nachricht Smart Data Transformation – Surfing the Big Wave
02.12.2016 | Fraunhofer-Institut für Angewandte Informationstechnik FIT

nachricht Climate change could outpace EPA Lake Champlain protections
18.11.2016 | University of Vermont

All articles from Studies and Analyses >>>

The most recent press releases about innovation >>>

Die letzten 5 Focus-News des innovations-reports im Überblick:

Im Focus: Electron highway inside crystal

Physicists of the University of Würzburg have made an astonishing discovery in a specific type of topological insulators. The effect is due to the structure of the materials used. The researchers have now published their work in the journal Science.

Topological insulators are currently the hot topic in physics according to the newspaper Neue Zürcher Zeitung. Only a few weeks ago, their importance was...

Im Focus: Significantly more productivity in USP lasers

In recent years, lasers with ultrashort pulses (USP) down to the femtosecond range have become established on an industrial scale. They could advance some applications with the much-lauded “cold ablation” – if that meant they would then achieve more throughput. A new generation of process engineering that will address this issue in particular will be discussed at the “4th UKP Workshop – Ultrafast Laser Technology” in April 2017.

Even back in the 1990s, scientists were comparing materials processing with nanosecond, picosecond and femtosesecond pulses. The result was surprising:...

Im Focus: Shape matters when light meets atom

Mapping the interaction of a single atom with a single photon may inform design of quantum devices

Have you ever wondered how you see the world? Vision is about photons of light, which are packets of energy, interacting with the atoms or molecules in what...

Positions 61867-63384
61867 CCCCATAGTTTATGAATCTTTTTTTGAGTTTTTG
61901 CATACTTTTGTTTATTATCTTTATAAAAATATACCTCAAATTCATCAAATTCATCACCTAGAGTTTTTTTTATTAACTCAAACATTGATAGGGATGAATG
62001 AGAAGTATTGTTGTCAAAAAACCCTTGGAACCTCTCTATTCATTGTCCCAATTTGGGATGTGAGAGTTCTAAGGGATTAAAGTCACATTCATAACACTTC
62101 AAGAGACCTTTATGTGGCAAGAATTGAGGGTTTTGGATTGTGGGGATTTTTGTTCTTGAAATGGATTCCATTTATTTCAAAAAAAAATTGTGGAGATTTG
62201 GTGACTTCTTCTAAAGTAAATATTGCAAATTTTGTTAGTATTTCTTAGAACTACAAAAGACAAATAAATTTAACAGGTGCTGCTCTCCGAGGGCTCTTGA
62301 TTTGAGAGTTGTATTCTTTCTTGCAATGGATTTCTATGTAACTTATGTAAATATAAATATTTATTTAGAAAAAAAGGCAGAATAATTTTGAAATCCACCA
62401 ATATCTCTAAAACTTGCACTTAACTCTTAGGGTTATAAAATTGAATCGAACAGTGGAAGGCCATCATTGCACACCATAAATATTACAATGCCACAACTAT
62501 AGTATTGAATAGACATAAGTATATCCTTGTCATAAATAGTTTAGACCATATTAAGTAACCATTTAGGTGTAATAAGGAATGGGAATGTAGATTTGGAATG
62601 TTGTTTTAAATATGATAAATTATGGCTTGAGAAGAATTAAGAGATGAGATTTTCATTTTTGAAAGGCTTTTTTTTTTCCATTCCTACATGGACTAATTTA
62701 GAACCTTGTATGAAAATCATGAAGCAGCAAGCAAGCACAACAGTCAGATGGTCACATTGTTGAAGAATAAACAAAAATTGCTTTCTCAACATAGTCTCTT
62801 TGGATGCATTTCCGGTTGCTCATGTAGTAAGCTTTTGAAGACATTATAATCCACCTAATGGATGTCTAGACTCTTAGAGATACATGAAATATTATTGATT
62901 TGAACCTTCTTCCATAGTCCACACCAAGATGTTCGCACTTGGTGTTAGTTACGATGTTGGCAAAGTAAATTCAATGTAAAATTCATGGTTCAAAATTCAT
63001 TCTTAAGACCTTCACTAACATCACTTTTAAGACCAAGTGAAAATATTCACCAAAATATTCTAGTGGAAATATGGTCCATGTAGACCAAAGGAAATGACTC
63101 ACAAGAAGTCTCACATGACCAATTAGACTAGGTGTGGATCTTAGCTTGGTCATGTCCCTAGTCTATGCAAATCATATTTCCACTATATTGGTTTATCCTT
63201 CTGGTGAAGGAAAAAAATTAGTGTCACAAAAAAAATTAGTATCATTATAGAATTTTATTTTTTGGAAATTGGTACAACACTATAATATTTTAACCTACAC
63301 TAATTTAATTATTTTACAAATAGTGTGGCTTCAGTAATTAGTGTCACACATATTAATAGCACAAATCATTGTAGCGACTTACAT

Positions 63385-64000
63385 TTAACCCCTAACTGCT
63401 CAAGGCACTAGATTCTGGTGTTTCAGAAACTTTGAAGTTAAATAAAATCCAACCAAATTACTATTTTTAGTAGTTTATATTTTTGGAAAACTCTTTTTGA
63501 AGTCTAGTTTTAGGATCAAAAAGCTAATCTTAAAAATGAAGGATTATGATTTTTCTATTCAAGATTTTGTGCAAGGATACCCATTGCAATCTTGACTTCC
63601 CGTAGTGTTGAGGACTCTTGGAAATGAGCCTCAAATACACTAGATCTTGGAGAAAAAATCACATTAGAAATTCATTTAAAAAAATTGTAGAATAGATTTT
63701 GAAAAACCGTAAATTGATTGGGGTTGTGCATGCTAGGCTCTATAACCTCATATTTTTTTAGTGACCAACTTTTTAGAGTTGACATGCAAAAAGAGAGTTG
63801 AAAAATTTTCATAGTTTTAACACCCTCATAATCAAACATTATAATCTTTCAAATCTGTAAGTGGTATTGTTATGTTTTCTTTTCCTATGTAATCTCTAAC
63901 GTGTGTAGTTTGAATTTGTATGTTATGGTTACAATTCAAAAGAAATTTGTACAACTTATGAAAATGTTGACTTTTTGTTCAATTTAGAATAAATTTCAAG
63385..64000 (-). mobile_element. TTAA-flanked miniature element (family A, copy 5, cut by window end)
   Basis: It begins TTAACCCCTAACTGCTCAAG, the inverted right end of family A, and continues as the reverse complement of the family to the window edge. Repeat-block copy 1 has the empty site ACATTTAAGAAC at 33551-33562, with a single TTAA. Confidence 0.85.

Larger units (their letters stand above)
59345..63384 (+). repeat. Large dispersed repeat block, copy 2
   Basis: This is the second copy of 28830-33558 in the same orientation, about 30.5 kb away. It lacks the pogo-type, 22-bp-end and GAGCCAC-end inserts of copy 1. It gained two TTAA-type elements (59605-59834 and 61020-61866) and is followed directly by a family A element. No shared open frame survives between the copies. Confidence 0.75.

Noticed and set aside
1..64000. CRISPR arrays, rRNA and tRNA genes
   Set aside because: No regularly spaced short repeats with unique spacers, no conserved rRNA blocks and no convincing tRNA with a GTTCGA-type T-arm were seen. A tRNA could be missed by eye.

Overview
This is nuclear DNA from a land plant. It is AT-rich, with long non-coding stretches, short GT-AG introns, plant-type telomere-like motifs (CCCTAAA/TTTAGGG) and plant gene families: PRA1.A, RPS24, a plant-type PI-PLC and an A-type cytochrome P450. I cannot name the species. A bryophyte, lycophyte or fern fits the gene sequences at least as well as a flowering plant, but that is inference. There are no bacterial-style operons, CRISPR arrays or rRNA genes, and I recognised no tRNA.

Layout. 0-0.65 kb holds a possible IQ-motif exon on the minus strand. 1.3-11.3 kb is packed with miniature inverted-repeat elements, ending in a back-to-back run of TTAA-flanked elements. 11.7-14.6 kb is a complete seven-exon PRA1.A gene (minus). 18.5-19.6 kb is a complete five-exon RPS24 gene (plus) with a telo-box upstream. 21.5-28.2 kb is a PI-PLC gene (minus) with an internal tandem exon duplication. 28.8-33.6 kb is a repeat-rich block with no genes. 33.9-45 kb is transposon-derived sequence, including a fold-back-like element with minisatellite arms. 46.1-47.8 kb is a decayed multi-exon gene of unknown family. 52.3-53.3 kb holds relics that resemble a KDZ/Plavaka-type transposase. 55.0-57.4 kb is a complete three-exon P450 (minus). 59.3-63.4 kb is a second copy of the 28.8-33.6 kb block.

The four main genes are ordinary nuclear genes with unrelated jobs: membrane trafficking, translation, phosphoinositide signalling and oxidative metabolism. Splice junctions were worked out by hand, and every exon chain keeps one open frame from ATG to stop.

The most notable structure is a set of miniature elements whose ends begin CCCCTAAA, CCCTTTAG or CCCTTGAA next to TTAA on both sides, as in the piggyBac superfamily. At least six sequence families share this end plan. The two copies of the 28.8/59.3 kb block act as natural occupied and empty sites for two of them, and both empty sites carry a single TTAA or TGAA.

Im Focus: Novel silicon etching technique crafts 3-D gradient refractive index micro-optics

A multi-institutional research collaboration has created a novel approach for fabricating three-dimensional micro-optics through the shape-defined formation of porous silicon (PSi), with broad impacts in integrated optoelectronics, imaging, and photovoltaics.

Working with colleagues at Stanford and The Dow Chemical Company, researchers at the University of Illinois at Urbana-Champaign fabricated 3-D birefringent...

Im Focus: Quantum Particles Form Droplets

In experiments with magnetic atoms conducted at extremely low temperatures, scientists have demonstrated a unique phase of matter: The atoms form a new type of quantum liquid or quantum droplet state. These so called quantum droplets may preserve their form in absence of external confinement because of quantum effects. The joint team of experimental physicists from Innsbruck and theoretical physicists from Hannover report on their findings in the journal Physical Review X.

“Our Quantum droplets are in the gas phase but they still drop like a rock,” explains experimental physicist Francesca Ferlaino when talking about the...

All Focus news of the innovation-report >>>

Anzeige

Anzeige

Event News

ICTM Conference 2017: Production technology for turbomachine manufacturing of the future

16.11.2016 | Event News

Innovation Day Laser Technology – Laser Additive Manufacturing

01.11.2016 | Event News

#IC2S2: When Social Science meets Computer Science - GESIS will host the IC2S2 conference 2017

14.10.2016 | Event News

 
Latest News

Researchers identify potentially druggable mutant p53 proteins that promote cancer growth

09.12.2016 | Life Sciences

Scientists produce a new roadmap for guiding development & conservation in the Amazon

09.12.2016 | Ecology, The Environment and Conservation

Satellites, airport visibility readings shed light on troops' exposure to air pollution

09.12.2016 | Health and Medicine

VideoLinks
B2B-VideoLinks
More VideoLinks >>>